“Since April, they even started giving the latest mobile signal detectors to all security agents in the border area,” said the second source.
“In the past they used to just scare illegal cell phone owners during questioning, and then have them spend some time in detention facilities or let them get away with just attending education classes, but this time it is unlikely to end like that—the arrested residents are probably going to be sent to a prison or disciplinary labor camp,” the second source said.
But the second source said the crackdown will add to the hardships of the many people in the province who rely on remittances for survival, especially since North Korea and China closed their 1,420-km (880-mile) border in January and suspended all trade in response to the coronavirus.
Coupled with UN sanctions aimed at halting resources and cash that could be channeled into Pyongyang’s nuclear and missile programs, the border closures all but killed local commerce. Remittances remained the only source of income, keeping the whole local economy afloat.
“The border has been sealed, but the market kept circulating only thanks to the people who bring in illegal remittances from China. Now that they are arrested, we may just have to sit around and wait to die,” the second source said.
Refugees who have escaped the country told RFA they have felt the effects of the crackdown.
“I usually make phone calls with my family in North Korea every week, but this month I have not been able to call my family in Hyesan for the past 15 days,” a North Korean refugee who settled in South Korea in 2018 told RFA Tuesday.
“In North Korea, whatever you do, everything is controlled by the authorities… I’m worried that I haven’t been able to contact my family in my hometown lately, so I’m worried about their safety,” said the refugee, who declined to be named.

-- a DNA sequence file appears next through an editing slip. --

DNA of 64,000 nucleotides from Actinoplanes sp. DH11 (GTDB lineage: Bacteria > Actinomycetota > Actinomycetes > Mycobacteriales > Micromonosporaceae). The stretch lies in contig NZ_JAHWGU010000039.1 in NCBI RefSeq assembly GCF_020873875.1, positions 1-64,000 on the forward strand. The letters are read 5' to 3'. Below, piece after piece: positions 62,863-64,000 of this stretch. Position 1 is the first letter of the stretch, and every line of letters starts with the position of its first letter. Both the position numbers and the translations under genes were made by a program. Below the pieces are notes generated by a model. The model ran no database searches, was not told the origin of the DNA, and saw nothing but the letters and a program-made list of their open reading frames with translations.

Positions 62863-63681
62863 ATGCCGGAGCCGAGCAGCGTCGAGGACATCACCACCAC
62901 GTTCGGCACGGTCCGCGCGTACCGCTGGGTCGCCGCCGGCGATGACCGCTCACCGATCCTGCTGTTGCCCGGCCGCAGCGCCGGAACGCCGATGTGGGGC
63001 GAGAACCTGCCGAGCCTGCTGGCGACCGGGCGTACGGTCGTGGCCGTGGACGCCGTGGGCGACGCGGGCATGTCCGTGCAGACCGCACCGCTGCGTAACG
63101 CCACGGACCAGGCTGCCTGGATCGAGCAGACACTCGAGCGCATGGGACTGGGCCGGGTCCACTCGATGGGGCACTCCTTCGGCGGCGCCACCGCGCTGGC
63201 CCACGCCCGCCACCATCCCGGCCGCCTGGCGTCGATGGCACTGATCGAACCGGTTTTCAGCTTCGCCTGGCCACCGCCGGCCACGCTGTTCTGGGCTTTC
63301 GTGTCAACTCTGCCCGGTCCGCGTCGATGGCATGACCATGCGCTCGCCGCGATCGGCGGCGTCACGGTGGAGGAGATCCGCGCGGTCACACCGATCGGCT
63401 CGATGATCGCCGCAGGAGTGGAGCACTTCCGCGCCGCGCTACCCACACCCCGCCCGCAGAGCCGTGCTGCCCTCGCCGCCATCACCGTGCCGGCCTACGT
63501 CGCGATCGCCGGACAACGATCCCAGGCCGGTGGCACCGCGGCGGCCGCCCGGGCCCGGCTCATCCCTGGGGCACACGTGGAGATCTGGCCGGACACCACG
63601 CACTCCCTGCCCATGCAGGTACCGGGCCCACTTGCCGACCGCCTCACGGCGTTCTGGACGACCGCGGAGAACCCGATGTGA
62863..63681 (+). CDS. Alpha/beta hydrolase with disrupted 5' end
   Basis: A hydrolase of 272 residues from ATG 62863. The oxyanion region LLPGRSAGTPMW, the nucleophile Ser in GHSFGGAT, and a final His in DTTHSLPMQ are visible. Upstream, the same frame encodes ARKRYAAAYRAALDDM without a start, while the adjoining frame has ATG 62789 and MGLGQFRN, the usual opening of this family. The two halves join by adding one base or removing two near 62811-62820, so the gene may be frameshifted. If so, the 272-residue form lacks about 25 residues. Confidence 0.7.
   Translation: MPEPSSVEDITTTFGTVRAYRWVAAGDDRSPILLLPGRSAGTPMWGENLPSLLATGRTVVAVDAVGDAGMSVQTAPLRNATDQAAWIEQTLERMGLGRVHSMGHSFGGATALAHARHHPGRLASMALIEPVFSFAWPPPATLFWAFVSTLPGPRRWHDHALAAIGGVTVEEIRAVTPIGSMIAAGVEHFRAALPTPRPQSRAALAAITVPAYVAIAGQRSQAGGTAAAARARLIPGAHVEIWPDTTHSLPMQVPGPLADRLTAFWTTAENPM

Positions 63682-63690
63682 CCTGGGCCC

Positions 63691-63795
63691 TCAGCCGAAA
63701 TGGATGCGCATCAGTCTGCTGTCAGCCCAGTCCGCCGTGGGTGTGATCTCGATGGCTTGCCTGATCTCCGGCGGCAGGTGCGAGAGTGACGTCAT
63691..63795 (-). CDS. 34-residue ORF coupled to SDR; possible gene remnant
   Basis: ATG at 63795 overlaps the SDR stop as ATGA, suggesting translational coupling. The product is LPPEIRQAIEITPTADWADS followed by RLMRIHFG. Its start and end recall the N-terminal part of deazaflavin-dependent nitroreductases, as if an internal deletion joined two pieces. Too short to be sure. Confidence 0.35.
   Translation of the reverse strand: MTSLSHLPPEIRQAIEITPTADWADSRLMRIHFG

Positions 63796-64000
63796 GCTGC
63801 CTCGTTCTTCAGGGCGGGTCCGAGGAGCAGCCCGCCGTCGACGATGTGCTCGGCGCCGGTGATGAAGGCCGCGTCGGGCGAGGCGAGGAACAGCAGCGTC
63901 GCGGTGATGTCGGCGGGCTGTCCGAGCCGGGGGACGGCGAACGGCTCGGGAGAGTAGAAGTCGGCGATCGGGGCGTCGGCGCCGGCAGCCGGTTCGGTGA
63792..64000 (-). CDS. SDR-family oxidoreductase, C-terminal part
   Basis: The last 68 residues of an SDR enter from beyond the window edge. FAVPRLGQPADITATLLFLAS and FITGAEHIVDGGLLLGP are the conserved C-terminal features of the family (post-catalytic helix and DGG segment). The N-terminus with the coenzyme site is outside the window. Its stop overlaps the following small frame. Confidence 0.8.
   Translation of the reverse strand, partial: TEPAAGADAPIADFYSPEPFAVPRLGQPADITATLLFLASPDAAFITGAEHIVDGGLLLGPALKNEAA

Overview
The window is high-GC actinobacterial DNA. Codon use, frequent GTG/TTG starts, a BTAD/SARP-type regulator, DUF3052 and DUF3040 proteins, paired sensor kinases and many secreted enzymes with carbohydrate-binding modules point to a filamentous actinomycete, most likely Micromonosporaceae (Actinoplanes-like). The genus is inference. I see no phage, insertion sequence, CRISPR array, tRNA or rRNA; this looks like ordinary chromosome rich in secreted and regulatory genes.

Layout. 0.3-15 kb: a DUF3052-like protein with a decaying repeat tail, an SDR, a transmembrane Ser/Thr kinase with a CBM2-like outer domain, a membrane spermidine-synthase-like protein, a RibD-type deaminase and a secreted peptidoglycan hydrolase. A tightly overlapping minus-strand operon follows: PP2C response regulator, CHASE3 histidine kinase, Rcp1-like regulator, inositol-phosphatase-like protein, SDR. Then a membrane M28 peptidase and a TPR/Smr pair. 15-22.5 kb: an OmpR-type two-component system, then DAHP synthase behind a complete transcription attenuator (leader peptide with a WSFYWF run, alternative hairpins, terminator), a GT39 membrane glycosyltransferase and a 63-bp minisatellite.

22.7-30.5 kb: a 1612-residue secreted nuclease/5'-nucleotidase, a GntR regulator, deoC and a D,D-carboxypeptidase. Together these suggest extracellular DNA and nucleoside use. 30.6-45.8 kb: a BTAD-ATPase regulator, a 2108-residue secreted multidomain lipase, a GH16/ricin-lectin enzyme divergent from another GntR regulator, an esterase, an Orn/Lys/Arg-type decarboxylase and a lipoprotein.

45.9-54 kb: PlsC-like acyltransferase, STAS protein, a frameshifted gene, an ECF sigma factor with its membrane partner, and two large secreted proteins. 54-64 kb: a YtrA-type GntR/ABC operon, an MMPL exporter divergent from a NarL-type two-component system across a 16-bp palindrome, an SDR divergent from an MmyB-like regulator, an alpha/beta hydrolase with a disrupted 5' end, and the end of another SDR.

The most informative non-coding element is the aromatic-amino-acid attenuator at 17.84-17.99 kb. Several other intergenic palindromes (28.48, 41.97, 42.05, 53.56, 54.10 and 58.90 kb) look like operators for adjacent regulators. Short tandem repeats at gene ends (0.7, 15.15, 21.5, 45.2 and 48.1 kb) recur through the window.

The refugee said the crackdown was especially worrisome because those found using Chinese cell phones could be harshly punished if authorities decided to arbitrarily accuse them of espionage.
RFA reported earlier this month on one such case, when a phone broker from North Hamgyong province in the country’s northeast was accused of espionage. Sources said they expected he would be shot by firing squad.
While the exact number of illegal phone users in North Korea is unknown, the Database Center for North Korean Human Rights, which interviewed 414 North Koreans in the South, reported that 47 percent of them were in constant contact with their families in the North in 2018. Of those, about 93 percent said they called their families on the phone.
In the same survey, 62 percent said they had sent money to North Korea. Based on their answers, the center estimated that refugees in the South who send money to North Korea do it about twice per year, sending around 2.7 million South Korean won (U.S. $2,260) each time.
Each time they had to pay an average broker fee of almost 30 percent.
According to South Korea’s Ministry of Unification, 32,000 North Koreans have settled in South Korea since 1998, including 1,047 last year.
Reported by Sewon Kim for RFA’s Korean Service. Translated by Leejin Jun. Written in English by Eugene Whong.